Femme Queens have been defined as cisgender women who are drag queens. They entertain in a feminine expression and are full-fledge drag queens. Jazmine Monet always goes the extra-mile with fabulous costumes and big hair.
Remember: Remember gender identity and gender expression are not the same. And sexual orientation has nothing to do with a person’s gender identity or gender expression. Any questions? Search the Internet for Gender Unicorn. It is a great visual for understanding distinctively the terms sexual orientation, gender identity and gender expression.
How to get your Drag On: 5 Tips for the Newcomer to Drag
If you’re a baby drag queen, king, or someone who doesn’t quite know how to begin their drag career, it can seem a bit overwhelming to figure out how to get started in the drag scene. You’ve got to learn the makeup for your face, you’ve got to learn the politics of getting booked, and you’ve got to find the strength to not give up on yourself when you hit the inevitable roadblocks along the way. Fortunately, there are entertainers, like me, who have come before you who can help you with answering some of the questions you might have when it comes to getting started. Here are my five tips for being a successful newcomer.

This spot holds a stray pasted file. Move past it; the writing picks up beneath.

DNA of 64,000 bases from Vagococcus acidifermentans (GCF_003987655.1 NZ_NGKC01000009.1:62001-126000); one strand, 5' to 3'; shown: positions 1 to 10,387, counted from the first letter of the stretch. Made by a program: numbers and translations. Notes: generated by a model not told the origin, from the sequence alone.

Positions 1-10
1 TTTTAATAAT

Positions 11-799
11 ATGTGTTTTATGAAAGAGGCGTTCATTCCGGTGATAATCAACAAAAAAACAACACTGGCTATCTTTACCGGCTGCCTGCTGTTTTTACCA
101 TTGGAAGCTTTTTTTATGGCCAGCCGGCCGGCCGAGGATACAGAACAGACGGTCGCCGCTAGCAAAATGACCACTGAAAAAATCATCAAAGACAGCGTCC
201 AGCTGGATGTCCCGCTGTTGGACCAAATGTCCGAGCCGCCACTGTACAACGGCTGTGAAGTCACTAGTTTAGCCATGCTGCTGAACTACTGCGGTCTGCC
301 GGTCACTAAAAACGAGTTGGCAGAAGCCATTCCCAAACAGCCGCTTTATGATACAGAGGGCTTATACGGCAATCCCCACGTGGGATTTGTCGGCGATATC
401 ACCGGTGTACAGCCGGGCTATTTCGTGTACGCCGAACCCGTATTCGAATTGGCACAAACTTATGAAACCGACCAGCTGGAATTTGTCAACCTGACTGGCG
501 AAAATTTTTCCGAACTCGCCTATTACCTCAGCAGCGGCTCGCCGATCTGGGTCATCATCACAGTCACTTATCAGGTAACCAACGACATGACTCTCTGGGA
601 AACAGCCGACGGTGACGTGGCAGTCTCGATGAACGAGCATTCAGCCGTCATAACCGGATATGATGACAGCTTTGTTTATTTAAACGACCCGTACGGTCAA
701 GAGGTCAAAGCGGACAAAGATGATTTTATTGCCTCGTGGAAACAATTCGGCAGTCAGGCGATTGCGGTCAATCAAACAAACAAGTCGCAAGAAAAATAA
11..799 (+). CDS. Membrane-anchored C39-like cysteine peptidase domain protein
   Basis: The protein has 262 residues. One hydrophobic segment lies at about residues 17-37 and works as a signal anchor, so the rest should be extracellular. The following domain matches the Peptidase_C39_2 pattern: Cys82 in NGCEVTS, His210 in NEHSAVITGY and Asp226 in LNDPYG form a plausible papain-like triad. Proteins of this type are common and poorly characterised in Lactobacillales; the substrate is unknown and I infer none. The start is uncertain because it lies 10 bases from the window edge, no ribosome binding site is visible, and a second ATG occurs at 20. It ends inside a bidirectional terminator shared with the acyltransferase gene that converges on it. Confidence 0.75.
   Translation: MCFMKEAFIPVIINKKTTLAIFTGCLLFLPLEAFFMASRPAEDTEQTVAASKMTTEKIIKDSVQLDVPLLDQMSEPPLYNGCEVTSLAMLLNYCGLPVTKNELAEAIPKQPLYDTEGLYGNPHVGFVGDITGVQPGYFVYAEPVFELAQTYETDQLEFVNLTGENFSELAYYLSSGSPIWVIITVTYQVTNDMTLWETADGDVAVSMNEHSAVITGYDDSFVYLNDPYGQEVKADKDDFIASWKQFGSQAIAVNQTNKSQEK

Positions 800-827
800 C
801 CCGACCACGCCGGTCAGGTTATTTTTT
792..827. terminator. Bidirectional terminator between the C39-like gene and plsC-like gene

Don’t sweat the small stuff. You’re going to mess up. You’re going to have bad makeup days. You’re going to lose some competitions. When I started doing drag a few years ago, I was quite hard on myself the first time I lost a talent show. I was just as hard on myself when I lost the next one. Then I was a bit harder on myself when I lost my third one, but those losses gave me the experience and the critiques I needed to improve and grow. You’re going to have bad days, and you’re going to fail. You can’t let those failures slow your momentum. Grow from the mistakes, and don’t stop improving.
Remember the way it feels to be new. You might be the new kid on the block for a month, maybe two, but there will be someone else who comes along soon after you. As you mature and as you improve, don’t disrespect the people who come after you. Help others the way you want to be helped, treat others the way you want to be treated, and you may be surprised by the friendships you gain.